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  • It was the Western Hemisphere's largest empire ever,

  • with a population of nearly 10 million subjects.

  • Over an area of more than 900,000 square kilometers,

  • its people built massive administrative centers,

  • temples, and extensive road and canal systems.

  • They did so in an inhospitable, extreme terrain,

  • all without the use of wheels, horses, iron, or even written language.

  • Yet within 100 years of its rise in the fifteenth century,

  • the Inca Empire would be no more.

  • According to legend,

  • the ancestors of the Inca rulers were created by the sun god Inti,

  • and they emerged from a cave called Tambo Toco.

  • Leading four brothers and four sisters was Ayar Manco,

  • who carried a golden staff with instructions

  • to find the place where it would sink into the ground,

  • showing fertile soil.

  • After many adventures and extensive searching,

  • Ayar Manco and his siblings reached the Cuzco Valley,

  • where the staff pierced the ground.

  • After fighting off the fierce local native population,

  • they founded their capital,

  • and Ayar Manco became Manco Capac, the first Sapa Inca, or king of the Incas.

  • Archaeological evidence suggests

  • that the Incas first settled in this valley around 1200 CE.

  • They remained a small kingdom until 1438,

  • when they were nearly overrun by the neighboring Chanka tribe.

  • The Inca king at this time, Viracocha, and his designated heir fled in fear,

  • but one of his other sons remained

  • and successfully rallied the city's defenses.

  • For his military skill, he became the ninth Inca ruler,

  • assuming the name of Pachacuti, or "Cataclysm."

  • Pachacuti expanded Inca rule throughout the Andes mountains,

  • transforming the kingdom into an empire through extensive reforms.

  • The empire's territory was reorganized as Tahuantinsuyu, or "four quarters,"

  • with four divisions ruled by governors reporting to the king.

  • Although the Inca had no writing,

  • they used a complex system of knotted strings called quipu

  • to record numbers and perhaps other information.

  • A decimal-based bureaucracy enabled systematic

  • and efficient taxation of the empire's subjects.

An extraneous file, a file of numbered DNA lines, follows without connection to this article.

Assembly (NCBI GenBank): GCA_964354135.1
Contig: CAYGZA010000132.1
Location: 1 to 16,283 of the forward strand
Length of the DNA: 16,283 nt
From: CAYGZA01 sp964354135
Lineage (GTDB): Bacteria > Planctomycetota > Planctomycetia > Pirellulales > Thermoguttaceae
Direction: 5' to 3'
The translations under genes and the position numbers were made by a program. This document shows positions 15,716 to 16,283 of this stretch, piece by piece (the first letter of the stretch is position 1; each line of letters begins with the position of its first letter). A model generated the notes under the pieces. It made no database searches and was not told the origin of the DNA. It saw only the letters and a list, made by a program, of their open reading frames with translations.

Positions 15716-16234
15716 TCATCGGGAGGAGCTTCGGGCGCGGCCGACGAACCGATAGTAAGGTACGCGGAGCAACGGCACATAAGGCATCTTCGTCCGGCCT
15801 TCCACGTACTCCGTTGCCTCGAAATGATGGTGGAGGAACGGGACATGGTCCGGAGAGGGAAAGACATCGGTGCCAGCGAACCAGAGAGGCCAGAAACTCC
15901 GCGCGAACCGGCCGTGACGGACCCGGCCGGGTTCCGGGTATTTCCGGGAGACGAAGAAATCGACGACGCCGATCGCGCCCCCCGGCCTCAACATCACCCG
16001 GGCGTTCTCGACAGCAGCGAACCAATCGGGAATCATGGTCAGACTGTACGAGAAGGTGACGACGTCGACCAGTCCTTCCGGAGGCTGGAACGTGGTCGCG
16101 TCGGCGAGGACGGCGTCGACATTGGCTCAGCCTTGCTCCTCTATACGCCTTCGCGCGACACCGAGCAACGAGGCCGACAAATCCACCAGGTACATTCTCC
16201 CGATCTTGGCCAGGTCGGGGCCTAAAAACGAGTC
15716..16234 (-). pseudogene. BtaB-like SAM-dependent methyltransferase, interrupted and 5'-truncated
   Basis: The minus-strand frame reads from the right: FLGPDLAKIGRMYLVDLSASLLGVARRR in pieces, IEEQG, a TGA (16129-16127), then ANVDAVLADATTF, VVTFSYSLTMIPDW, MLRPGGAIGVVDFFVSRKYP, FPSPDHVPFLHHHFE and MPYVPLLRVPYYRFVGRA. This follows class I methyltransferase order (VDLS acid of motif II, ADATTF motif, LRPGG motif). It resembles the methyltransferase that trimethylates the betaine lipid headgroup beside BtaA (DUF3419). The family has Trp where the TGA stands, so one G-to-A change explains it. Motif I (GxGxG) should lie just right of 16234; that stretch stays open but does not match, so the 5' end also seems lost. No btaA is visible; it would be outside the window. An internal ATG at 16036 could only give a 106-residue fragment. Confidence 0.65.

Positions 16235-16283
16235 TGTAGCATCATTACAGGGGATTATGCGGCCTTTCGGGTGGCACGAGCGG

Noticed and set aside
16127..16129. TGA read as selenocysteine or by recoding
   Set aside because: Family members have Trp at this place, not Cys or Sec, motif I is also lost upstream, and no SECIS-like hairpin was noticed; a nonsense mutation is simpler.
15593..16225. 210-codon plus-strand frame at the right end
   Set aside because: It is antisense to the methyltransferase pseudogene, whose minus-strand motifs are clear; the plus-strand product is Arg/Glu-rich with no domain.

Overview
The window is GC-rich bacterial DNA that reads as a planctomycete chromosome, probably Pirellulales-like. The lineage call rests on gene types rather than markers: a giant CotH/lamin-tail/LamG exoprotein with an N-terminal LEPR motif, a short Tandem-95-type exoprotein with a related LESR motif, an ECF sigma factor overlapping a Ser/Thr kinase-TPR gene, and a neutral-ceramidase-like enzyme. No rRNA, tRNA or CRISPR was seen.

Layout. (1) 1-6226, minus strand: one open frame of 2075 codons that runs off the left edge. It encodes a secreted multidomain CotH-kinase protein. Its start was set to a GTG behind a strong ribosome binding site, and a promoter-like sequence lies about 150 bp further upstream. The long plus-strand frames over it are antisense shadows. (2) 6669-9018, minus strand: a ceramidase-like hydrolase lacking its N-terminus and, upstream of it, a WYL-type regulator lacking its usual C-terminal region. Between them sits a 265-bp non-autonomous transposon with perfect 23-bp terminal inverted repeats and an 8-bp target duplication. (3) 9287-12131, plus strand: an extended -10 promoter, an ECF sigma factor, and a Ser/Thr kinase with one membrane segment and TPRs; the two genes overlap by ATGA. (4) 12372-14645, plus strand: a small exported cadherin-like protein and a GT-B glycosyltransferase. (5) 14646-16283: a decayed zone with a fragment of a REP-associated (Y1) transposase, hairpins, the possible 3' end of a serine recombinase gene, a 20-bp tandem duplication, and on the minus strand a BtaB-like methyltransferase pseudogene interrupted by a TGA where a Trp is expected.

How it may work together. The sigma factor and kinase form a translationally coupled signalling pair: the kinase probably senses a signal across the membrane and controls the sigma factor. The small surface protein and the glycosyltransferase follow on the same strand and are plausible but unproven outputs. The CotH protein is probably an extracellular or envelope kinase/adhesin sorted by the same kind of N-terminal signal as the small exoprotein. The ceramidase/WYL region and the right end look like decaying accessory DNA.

• In return, the empire provided security, infrastructure, and sustenance,

  • with great storehouses containing necessities to be used when needed.

  • Great terraces and irrigation works were built

  • and various crops were grown in at different altitudes

  • to be transported all over the empire.

  • And it was during Pachacuti's reign

  • that the famous estate of Machu Picchu was constructed.

  • Pachacuti's son Topa Inca continued the empire's military expansion,

  • and he eventually became ruler in 1471 CE.

  • By the end of his reign, the empire covered much of western South America.

  • Topa's son Huayna Capac succeeded him in 1493.

  • But the new ruler's distant military campaigns strained the social fabric.

  • And in 1524, Huayna Capac was stricken by fever.

  • Spanish conquistadors had arrived in the Caribbean some time before,

  • bringing diseases to which the native peoples had no resistance.

  • Millions died in the outbreak,

  • including Huayna Capac and his designated heir.

  • The vacant throne ignited a civil war between two of the surviving brothers,

  • Atahualpa and Huascar,

  • greatly weakening the empire.

  • In 1532, after finally winning the Inca civil war,

  • Atahualpa and his army encountered the European invaders.

  • Although greatly outnumbered,

  • Francisco Pizarro and his small group of conquistadors

  • stunned the king's much larger force with guns and horses,

  • neither of which they had seen before.

  • Atahualpa was taken captive and killed about a year later.

  • The Spanish conquerors were awed by the capital of Cuzco.

  • Pizarro described it as so beautiful thatit would be remarkable even in Spain.”

  • Though the capital had fallen

  • and the native population had been destroyed by civil war and disease,

  • some Incas fell back to a new capital at Vilcabamba

  • and resisted for the next 40 years.

  • But by 1572, the Spaniards had destroyed all remaining resistance

  • along with much of the Incas' physical and cultural legacy.

  • Thus, the great Inca empire fell even faster than it had risen.

It was the Western Hemisphere's largest empire ever,

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B1 UK TED-Ed inca empire capital ruler extensive

The rise and fall of the Inca Empire - Gordon McEwan

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    詹士緯 posted on 2018/04/20
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